The sisters also felt that starting sooner would create more opportunities in the long run.

“We thought it would just be better to start earlier than later because it would make our options better and give us better chances,” Anna Glenn said.

The fewer number of available spots could be attributed to the fact that more and more Elite — or Olympic level — gymnasts are deciding to continue their careers in college rather than retire or turn pro.

“Now that there’s more kids left in the pool of candidates, it’s almost a race to snag one of those scholarship spots,” former Wisconsin-Whitewater gymnast Emily Gillis said. “Therefore, the earlier you can commit, the better. If they haven’t gone pro, NCAA gymnastics is such an amazing outlet to continue their love of the sport.”

The average age of the 1996 United State Olympic team was 17.6 years old. In 2012, the average age of the U.S. team was 16.4. This means these gymnasts’ bodies have taken fewer years of pounding and stress, leaving the gymnasts with more years left in them.

Typically, collegiate gymnastics’ skill level is a step below that of Elite, too, making it easier for those Olympians or other world-class athletes to continue their careers in college where the sport is less stressful and more fun.

“It can be less wear and tear, and the focus is on being perfect as opposed to how many skills you can do,” Georgia head coach Danna Durante said. “They spend their entire careers focusing on themselves. It’s exciting for so many of them and rewarding for so many of them to participate in a team sport.”

Beijing Olympian Bridget Sloan is a current member of the Florida gymnastics team and her teammate Samantha Peszek competes for UCLA. Since more of the country’s top gymnasts are choosing not to retire after their Elite careers are over, coaches have to fight for those athletes or risk losing them to a rival team.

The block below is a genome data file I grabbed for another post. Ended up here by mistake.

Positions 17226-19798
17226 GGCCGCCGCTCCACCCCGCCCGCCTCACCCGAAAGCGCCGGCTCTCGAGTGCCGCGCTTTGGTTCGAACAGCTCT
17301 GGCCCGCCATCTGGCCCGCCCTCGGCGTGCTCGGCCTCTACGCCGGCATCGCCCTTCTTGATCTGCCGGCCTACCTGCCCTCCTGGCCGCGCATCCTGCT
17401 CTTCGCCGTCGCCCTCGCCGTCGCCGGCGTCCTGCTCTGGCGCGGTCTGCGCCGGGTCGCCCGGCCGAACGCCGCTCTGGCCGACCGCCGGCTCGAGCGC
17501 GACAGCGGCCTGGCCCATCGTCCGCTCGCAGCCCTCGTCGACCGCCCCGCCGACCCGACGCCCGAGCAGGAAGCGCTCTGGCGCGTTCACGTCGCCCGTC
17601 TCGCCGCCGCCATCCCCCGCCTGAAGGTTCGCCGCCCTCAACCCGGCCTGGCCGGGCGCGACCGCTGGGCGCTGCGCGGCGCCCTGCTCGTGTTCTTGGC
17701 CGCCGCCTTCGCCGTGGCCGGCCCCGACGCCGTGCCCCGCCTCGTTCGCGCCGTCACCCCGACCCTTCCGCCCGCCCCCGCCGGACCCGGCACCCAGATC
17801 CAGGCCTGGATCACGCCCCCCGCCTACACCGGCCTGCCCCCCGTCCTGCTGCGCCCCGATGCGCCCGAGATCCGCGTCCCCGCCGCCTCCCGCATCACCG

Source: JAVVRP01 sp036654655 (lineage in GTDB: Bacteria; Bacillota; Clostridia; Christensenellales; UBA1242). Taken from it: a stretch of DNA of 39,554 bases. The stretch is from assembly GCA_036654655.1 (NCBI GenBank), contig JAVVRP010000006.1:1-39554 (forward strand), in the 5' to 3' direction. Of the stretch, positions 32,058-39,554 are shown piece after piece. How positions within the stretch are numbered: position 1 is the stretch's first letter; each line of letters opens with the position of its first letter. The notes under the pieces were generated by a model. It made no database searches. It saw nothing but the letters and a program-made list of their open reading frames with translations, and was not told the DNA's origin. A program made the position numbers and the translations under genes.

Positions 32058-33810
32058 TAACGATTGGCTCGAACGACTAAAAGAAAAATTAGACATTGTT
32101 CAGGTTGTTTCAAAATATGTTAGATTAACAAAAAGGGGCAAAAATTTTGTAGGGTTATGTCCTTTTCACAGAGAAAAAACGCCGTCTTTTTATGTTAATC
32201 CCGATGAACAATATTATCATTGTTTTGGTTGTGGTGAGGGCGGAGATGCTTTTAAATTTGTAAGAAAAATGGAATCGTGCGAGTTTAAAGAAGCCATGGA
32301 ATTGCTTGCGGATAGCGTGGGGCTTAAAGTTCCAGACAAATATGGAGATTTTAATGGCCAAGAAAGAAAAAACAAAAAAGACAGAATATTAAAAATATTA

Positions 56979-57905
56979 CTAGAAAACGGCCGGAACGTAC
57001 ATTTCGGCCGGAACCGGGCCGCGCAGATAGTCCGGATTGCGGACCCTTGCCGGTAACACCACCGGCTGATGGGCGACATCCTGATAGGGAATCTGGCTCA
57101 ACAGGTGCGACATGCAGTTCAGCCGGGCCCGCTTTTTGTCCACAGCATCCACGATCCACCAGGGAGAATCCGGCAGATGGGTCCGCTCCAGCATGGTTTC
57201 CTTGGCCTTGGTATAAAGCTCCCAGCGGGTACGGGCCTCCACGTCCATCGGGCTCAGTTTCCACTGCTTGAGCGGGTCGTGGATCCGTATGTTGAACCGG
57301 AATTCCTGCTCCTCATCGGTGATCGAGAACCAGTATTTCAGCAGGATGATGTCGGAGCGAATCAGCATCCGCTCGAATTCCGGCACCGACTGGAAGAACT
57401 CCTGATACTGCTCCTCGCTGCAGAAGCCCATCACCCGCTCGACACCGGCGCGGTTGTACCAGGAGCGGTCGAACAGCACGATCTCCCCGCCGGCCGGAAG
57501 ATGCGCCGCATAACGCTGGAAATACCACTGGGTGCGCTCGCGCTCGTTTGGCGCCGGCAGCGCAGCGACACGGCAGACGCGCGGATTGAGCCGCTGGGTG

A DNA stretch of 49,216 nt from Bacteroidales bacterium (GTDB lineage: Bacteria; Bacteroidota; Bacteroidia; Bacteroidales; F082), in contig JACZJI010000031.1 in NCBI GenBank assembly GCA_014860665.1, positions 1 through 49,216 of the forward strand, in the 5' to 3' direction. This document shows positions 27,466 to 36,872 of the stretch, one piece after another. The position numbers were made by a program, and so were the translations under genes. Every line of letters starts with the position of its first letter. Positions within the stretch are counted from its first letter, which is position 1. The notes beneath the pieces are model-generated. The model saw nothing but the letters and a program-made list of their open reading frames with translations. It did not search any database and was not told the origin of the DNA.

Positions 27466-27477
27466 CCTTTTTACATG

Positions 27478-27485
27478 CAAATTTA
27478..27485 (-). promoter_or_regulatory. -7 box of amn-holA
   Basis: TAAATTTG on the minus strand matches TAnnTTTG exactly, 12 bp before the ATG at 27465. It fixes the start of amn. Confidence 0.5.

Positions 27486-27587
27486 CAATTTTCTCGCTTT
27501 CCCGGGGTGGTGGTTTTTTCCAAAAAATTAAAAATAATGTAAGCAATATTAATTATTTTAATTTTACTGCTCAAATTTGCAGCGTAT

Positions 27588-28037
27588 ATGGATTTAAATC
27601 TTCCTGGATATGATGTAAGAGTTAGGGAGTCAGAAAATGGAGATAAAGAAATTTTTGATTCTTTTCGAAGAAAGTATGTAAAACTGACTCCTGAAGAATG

Sometimes these gymnasts wait to commit to a school until they find out if they make the World Championship or Olympic team. This leaves teams struggling to decide whether or not they should hold on to a scholarship in the hopes of that athlete taking it later on, or giving the spot to someone else and searching for another option when the time comes.

“They find scholarships,” Johnson said. “They say they don’t have anything left, but they find them. Even for [Junior Olympic] girls, you can make it to nationals and there will still be people recruiting.”

Now days, gymnasts can’t just have the minimum requirements in their routines and expected to be recruited.

“You’ve got to have at least something a little bit special,” Johnson said. “You’ve got to have more. Now it’s almost like if you want to go to a good school, you have to have been an Elite. That wasn’t the case once upon a time.”

For the late-bloomers like Pfeiler, it’s more about finding a team that will take you over anything else. The decision between walking-on to a better gymnastics school and taking a scholarship at a lesser one is something that weighs on Pfeiler’s mind.

But unlike a freshman in high school, she’s aware of the fact that gymnastics isn’t the only thing that matters anymore. Money, a career and life after the sport are important to consider as well.

“I don’t want to go to a school I don’t want to go to just because they’re going to give me a scholarship,” Pfeiler said. “Then again, I don’t want to go to a school I really want to go to that’s $100,000 because that’s insane.”

The balance is something Pfeiler deals with just like she does with a routine on beam. High school graduation is looming and decisions need to be made. Walk-on offers from Penn State and George Washington are available for the taking. But if it doesn’t work out, she’s ready to accept the fact and move on.


Click here to view a timeline illustrating Pfeiler and the Glenn Sisters’ recruiting process and how they differ. You can click on each event’s image to view a description and use the plus and minus buttons on the left side to zoom in and out. Scroll through the timeline by using the bar at the bottom.